Research reports reveal fleeing driver motivators

Police say any decision to flee can put the driver and passengers in the fleeing vehicle, public and police at risk of serious injury or death. File photo.

Police have released research reports aimed at improving understanding of drivers’ motivations for fleeing.

“We know that what we do, how we approach a potential fleeing driver event, has an influence on the behaviour of the driver, but now we have an insight into what else might motivate a driver to flee,” says Superintendent Steve Greally, road policing director.

“Thrill-seeking and related motivations were not identified as a primary motivator according to insights from the fleeing driver research reports.

“However, some fleeing drivers felt fleeing was worth the risk (compared to the punishment they faced for other offending) which is alarming to hear.”

Six research reports were commissioned by the Evidence-Based Policing Centre as a part of the recommendations from the Fleeing Driver Review report ‘Fleeing drivers in New Zealand – a collaborative review of events, practices and procedures’.

The reports are:  Improving the use of post-event interviews, Literature review of youth motivations, Relationships with other offending, Interventions, Media influences, and Individual factors.

Steve says each research report discusses the motivations of fleeing drivers within a focused theme and identifies findings that will help police better understand why drivers flee and identify potential prevention opportunities about how to respond.

“While police can’t control the behaviour of a fleeing driver, we can choose how we respond, and these insights will be used to inform our approach to fleeing driver events.”

The findings show that the quality of the interactions with police of both individuals, and their peers and family, strongly influence their perceptions, particularly where these were negative.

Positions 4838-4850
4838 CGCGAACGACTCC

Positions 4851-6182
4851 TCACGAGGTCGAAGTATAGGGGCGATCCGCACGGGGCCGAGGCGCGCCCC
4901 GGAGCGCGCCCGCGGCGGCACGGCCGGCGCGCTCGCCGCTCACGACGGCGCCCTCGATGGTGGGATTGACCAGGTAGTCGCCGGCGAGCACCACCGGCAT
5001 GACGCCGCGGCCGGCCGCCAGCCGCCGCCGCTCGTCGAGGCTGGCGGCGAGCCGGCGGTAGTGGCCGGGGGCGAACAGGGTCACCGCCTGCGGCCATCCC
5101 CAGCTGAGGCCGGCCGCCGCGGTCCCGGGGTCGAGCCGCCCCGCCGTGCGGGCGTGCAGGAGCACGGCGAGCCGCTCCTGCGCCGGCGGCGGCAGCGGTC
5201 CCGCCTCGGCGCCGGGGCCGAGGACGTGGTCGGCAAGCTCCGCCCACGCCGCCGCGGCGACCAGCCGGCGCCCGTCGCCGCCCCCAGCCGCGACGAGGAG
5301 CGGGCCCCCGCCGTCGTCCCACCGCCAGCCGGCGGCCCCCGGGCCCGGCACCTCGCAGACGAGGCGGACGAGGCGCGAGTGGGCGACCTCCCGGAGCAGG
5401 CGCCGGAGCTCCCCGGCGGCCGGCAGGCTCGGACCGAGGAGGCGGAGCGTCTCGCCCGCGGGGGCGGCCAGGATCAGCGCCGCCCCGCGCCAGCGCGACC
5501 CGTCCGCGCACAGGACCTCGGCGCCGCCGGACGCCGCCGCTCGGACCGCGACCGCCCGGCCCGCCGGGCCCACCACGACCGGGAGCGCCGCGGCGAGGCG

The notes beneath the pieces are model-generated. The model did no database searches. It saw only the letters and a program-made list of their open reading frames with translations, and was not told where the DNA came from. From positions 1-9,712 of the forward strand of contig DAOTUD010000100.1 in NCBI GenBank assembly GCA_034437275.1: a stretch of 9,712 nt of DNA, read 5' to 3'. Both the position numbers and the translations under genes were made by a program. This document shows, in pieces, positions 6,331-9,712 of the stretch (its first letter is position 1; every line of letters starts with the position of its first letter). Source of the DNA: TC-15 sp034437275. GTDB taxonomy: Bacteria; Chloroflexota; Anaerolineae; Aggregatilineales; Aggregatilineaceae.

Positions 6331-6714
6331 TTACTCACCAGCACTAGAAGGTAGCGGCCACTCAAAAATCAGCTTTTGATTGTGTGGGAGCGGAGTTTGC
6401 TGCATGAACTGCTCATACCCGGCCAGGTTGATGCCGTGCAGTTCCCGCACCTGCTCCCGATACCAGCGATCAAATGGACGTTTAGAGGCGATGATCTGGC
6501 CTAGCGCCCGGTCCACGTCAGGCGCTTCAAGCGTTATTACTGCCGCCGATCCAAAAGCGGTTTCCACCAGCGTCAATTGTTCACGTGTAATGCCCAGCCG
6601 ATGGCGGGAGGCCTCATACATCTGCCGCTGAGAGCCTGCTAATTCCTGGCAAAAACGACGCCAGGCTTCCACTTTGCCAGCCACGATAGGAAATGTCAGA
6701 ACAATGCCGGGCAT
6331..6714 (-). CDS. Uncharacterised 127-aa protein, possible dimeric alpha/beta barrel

Any decision to flee can put the driver and passengers in the fleeing vehicle, public and police at risk of serious injury or death, says Steve.

“As a committed Road to Zero partner our dedicated road policing staff are out on our roads every day targeting and preventing unsafe behaviour to reduce the number of deaths and serious injuries on our roads.

“Any death or serious injury from a road crash is one too many, especially if it could have been prevented.”

The research programme was facilitated by an Advisory Group which included members from the Ministry of Justice, Oranga Tamariki, Department of Corrections, Office of the Children’s Commissioner, as well as the Chief Science Advisor (Justice) and experts in brain development and behavioural insights.

All reports can be found on the Police website -



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Posted on 29-05-2021 15:23 | By morepork

As a very young child I was always taught that "A Policeman is your friend. If you get lost or are scared and alone, find a Policeman." As I grew up, I realized it is more complex than that and there are shades of grey. Nevertheless, in this country, most of us justifiably trust our Police. All over the world, I have ALWAYS pulled over and stopped ASAP when they put red and blues on me. Invariably, the Police have been polite and professional (except in Mexico and on the London North Circular, where a bribe was expected.) I have always remained calm and polite (they’ve got a bigger gang than I’ve got...) and the outcomes have been generally fair, with a percentage of warnings and "let offs". The report says that family attitudes towards police are a factor in fleeing. I believe it.